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Chapter 16. Additional Legal Aspects > Legal Rules Governing Mergers and Acquis...

Legal Rules Governing Mergers and Acquisitions

Applicable Corporate Laws

Corporate law in the United States— There is no single corporate law in the United States, since every state has its own domestic corporation law. The most relevant corporate law is in Delaware. For example, all mergers and acquisitions require the approval of the board of directors, but not of the general meeting, if less than 20% of the corporation's shares is offered as the consideration in the merger. This enables large companies to buy small companies without the need to go through the red tape of a shareholder approval process. Obviously, the shareholders of the target (the startup) are required to give their approval, according to both Delaware corporation law and, typically, the terms stipulated in the investment agreement.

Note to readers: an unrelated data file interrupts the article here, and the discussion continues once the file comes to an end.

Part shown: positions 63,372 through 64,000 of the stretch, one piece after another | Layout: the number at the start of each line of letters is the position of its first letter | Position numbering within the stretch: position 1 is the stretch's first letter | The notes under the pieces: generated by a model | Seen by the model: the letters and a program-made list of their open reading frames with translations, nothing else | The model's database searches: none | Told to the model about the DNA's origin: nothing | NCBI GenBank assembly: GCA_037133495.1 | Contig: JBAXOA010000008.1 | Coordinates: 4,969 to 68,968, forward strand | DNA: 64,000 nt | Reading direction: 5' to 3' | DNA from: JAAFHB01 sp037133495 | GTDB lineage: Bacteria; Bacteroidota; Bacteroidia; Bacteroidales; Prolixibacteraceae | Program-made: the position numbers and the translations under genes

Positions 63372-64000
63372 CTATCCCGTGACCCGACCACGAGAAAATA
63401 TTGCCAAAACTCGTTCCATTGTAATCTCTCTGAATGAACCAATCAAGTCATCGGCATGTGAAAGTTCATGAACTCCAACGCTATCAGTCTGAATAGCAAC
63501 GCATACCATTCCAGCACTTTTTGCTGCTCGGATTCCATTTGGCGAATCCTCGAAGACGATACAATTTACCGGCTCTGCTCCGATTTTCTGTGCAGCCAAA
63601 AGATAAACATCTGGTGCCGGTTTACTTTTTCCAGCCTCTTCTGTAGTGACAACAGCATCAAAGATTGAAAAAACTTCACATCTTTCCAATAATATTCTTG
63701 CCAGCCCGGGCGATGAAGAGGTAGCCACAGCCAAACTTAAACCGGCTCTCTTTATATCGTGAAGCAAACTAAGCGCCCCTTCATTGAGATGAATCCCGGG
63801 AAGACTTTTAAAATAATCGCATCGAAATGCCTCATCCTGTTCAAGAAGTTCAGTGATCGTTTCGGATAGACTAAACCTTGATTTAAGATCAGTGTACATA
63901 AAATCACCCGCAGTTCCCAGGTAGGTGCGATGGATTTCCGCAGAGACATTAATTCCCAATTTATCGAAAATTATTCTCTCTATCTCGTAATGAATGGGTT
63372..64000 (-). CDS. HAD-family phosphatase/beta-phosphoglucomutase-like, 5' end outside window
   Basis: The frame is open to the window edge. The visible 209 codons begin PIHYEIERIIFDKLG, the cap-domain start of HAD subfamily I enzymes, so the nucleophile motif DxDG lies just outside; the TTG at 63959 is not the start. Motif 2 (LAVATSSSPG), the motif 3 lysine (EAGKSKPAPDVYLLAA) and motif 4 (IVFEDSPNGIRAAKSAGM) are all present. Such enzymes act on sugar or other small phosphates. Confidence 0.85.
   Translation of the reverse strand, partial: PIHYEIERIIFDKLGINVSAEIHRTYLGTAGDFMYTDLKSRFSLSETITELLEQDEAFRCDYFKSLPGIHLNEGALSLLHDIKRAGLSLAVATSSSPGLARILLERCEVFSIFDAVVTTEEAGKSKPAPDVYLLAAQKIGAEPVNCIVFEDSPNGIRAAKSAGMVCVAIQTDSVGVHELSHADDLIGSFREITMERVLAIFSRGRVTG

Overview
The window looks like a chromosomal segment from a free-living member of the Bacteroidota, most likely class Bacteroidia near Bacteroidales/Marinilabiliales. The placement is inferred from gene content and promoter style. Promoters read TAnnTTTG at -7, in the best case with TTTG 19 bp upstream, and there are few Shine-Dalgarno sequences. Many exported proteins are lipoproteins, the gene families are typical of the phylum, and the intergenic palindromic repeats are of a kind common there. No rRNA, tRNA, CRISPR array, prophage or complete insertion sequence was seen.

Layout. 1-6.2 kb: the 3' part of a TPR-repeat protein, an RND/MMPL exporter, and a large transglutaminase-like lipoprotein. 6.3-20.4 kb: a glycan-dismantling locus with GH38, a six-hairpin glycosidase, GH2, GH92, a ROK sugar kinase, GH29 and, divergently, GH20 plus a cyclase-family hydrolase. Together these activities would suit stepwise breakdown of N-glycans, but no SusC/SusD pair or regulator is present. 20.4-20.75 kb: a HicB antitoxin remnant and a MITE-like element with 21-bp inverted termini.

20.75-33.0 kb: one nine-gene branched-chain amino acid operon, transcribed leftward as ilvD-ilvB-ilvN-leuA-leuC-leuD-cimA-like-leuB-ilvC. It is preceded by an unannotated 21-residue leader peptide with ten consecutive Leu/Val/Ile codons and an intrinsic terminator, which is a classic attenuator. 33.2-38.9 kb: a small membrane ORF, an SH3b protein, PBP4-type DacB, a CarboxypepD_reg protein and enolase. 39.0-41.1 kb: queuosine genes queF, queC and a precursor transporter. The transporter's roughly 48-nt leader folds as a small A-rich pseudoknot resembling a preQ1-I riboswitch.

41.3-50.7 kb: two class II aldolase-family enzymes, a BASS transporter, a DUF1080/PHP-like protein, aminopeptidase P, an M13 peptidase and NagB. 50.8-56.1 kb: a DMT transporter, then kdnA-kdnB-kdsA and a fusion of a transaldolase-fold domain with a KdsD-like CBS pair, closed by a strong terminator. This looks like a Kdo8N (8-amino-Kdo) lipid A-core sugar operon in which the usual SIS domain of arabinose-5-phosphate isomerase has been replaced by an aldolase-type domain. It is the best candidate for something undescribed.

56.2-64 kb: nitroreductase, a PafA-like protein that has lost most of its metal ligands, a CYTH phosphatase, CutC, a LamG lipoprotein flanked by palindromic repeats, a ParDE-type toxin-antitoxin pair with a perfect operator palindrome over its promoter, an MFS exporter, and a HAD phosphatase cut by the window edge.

The approval of the boards of directors of the companies has to include, among other things, a specification of the terms of the merger and a decision on which entity will survive the merger. If a shareholders' meeting is required, then it is the one which decides to approve the merger. Once the required approvals are obtained, a notice is filed by the surviving entity with the Delaware Secretary of State. After the notice, the merging company ceases to exist and its shareholders are allotted shares in the surviving entity. All of the companies' assets and liabilities become the property of the surviving entity.


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